Music and colour at the Tate Modern

There has been a great exhibition at the Tate Modern, which is just coming to an end. “Soul of a Nation: Art in the Age of Black Power.” A fascinating account of, mainly, art in the 60s and 70s by a range of black American artists. Some very real, related to the conflicts of the time; other pieces abstract, testing the imagination. Amongst the latter were two works which related music to colour and shape.

The first was a canvass by William T.Williams, entitled “Trane”. An abstract work which the artist saw as a reflection of the abstraction of John Coltrane’s music, that wild, emotional saxophone. I could see that – once I had read the description on the wall, of course.

The second was an artefact, a piece of wood, a sculpture, I guess. By the artist Daniel LaRue Johnson, and called D9 Flat 5th. A bebop jazz chord, comprising D, F, A flat, C and E. Way beyond my guitar capability!  Which colour is which note? I don’t know. But think of the combination as the chord.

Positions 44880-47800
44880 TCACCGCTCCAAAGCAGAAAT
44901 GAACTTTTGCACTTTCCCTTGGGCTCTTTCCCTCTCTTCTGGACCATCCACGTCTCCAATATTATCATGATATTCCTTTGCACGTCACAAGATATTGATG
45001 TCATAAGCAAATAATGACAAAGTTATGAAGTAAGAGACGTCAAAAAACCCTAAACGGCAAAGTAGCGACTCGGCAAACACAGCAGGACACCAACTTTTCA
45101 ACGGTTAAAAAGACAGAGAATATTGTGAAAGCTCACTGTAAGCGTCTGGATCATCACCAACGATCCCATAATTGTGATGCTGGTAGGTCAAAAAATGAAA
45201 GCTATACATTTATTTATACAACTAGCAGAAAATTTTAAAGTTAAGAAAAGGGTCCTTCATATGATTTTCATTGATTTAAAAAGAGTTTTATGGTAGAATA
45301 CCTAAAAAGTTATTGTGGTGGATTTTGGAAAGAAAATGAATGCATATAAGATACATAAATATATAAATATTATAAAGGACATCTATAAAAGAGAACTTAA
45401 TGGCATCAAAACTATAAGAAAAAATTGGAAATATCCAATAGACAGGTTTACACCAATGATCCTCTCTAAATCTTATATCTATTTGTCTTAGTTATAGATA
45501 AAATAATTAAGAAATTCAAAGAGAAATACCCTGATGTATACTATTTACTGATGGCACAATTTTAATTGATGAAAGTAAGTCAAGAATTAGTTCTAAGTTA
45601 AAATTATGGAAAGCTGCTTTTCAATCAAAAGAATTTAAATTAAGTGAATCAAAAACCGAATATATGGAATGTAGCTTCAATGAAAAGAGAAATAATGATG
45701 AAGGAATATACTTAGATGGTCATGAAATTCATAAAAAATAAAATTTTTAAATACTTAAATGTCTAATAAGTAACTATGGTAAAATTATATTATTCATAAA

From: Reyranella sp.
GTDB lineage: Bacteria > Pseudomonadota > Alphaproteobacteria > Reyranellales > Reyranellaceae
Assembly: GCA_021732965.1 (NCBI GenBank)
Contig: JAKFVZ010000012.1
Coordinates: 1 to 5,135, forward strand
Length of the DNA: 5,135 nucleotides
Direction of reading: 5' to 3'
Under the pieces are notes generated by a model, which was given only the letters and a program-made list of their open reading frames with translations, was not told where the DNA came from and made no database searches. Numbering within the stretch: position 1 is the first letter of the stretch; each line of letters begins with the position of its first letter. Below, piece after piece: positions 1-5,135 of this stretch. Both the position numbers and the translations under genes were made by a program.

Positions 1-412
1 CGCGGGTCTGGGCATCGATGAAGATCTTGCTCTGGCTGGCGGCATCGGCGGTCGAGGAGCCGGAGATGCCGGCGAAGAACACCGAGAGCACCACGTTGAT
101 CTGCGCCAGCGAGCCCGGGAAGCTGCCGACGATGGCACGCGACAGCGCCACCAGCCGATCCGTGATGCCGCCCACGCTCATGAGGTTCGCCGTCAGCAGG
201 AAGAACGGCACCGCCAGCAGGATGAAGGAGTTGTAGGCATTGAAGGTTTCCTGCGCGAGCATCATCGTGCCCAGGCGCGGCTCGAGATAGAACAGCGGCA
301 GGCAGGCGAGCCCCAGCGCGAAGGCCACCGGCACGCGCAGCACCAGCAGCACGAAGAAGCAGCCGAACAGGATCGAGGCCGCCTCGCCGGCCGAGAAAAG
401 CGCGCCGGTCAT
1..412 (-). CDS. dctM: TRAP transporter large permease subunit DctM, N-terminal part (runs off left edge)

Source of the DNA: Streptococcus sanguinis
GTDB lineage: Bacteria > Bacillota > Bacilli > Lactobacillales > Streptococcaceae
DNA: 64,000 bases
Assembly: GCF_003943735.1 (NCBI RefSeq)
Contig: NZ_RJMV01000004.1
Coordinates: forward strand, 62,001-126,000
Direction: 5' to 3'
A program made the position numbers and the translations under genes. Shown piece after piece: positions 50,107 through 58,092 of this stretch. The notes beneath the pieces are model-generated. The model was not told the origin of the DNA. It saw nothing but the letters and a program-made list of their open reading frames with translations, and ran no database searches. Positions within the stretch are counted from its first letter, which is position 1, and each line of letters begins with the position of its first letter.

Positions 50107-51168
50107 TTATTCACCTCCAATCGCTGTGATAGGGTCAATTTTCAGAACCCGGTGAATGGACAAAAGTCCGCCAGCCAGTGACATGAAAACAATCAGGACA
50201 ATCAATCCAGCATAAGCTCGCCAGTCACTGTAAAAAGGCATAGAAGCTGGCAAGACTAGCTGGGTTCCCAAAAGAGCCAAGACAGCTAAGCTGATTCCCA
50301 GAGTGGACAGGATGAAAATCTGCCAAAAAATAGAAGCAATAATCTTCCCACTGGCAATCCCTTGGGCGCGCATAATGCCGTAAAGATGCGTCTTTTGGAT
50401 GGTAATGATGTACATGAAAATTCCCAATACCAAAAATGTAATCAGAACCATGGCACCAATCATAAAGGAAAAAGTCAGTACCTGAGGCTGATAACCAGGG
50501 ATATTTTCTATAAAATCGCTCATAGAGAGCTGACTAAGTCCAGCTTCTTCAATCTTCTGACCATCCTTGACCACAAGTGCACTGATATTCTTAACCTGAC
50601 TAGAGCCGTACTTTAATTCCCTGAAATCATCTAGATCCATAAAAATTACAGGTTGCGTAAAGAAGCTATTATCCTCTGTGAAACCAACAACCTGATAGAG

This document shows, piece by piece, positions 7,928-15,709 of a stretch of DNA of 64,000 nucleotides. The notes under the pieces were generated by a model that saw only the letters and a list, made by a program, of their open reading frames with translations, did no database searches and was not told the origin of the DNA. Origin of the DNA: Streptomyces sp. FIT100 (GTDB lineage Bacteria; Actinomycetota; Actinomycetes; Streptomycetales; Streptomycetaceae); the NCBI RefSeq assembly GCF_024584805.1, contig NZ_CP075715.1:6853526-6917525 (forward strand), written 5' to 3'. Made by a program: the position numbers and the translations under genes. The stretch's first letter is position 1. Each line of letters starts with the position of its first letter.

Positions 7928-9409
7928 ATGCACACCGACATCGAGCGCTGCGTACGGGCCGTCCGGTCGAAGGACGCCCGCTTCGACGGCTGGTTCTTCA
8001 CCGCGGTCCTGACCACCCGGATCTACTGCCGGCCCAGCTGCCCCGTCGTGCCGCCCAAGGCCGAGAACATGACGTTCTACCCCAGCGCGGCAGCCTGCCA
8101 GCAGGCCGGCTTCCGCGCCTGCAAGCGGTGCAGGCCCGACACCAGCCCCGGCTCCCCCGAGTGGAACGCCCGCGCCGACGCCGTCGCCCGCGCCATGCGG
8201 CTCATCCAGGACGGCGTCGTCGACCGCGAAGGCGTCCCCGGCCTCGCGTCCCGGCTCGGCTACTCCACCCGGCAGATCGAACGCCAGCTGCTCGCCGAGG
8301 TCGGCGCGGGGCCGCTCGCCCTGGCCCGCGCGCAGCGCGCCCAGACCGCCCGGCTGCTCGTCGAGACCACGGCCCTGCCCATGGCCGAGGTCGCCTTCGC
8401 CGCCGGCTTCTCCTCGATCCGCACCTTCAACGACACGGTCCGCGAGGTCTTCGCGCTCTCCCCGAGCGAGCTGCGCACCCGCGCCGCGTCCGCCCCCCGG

It’s all about perception, this stuff. You have to put yourself in the minds of the artists, think about how a sound might be represented by a colour. We’d all give varied answers to the same sounds. Because we are all different, and our perceptions of the same things vary widely. We all need to understand that and respect the differences. Which, of course, doesn’t happen a lot of the time.

But maybe art, including music, can help us understand what unites us, and what reflects our differences.


About John S

I'm blogging about the things I love: music, sport, culture, London, with some photos to illustrate aspects of our wonderful city. I’ve written a novel called “The Decision”, a futuristic political thriller, and first of a trilogy. I’m also the author of a book on music since the 1970s called “ I Was There - A Musical Journey” and a volume of poetry about youth, “Growin’ Up - Snapshots/ Fragments”. All available on Amazon and Kindle.
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